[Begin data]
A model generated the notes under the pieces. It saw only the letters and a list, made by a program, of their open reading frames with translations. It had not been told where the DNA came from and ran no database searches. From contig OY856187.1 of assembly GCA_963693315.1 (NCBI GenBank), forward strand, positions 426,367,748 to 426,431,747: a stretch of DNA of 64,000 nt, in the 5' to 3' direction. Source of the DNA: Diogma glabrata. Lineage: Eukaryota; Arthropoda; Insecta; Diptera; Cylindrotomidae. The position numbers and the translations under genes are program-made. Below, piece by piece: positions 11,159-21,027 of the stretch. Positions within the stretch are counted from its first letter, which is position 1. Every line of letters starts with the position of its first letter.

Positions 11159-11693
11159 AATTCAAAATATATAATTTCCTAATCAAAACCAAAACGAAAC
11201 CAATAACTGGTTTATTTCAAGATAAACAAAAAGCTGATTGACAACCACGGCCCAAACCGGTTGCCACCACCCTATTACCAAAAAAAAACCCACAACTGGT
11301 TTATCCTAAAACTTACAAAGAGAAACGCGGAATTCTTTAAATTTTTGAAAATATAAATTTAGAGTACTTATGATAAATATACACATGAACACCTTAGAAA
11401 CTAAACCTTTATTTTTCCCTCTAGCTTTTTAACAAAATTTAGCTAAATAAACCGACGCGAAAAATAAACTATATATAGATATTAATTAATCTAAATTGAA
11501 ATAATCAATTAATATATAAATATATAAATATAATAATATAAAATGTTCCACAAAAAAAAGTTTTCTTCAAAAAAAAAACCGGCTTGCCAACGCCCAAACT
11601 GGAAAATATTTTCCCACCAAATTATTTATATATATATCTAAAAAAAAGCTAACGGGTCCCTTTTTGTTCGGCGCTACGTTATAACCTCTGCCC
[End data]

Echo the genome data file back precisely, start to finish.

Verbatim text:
A model generated the notes under the pieces. It saw only the letters and a list, made by a program, of their open reading frames with translations. It had not been told where the DNA came from and ran no database searches. From contig OY856187.1 of assembly GCA_963693315.1 (NCBI GenBank), forward strand, positions 426,367,748 to 426,431,747: a stretch of DNA of 64,000 nt, in the 5' to 3' direction. Source of the DNA: Diogma glabrata. Lineage: Eukaryota; Arthropoda; Insecta; Diptera; Cylindrotomidae. The position numbers and the translations under genes are program-made. Below, piece by piece: positions 11,159-21,027 of the stretch. Positions within the stretch are counted from its first letter, which is position 1. Every line of letters starts with the position of its first letter.

Positions 11159-11693
11159 AATTCAAAATATATAATTTCCTAATCAAAACCAAAACGAAAC
11201 CAATAACTGGTTTATTTCAAGATAAACAAAAAGCTGATTGACAACCACGGCCCAAACCGGTTGCCACCACCCTATTACCAAAAAAAAACCCACAACTGGT
11301 TTATCCTAAAACTTACAAAGAGAAACGCGGAATTCTTTAAATTTTTGAAAATATAAATTTAGAGTACTTATGATAAATATACACATGAACACCTTAGAAA
11401 CTAAACCTTTATTTTTCCCTCTAGCTTTTTAACAAAATTTAGCTAAATAAACCGACGCGAAAAATAAACTATATATAGATATTAATTAATCTAAATTGAA
11501 ATAATCAATTAATATATAAATATATAAATATAATAATATAAAATGTTCCACAAAAAAAAGTTTTCTTCAAAAAAAAAACCGGCTTGCCAACGCCCAAACT
11601 GGAAAATATTTTCCCACCAAATTATTTATATATATATCTAAAAAAAAGCTAACGGGTCCCTTTTTGTTCGGCGCTACGTTATAACCTCTGCCC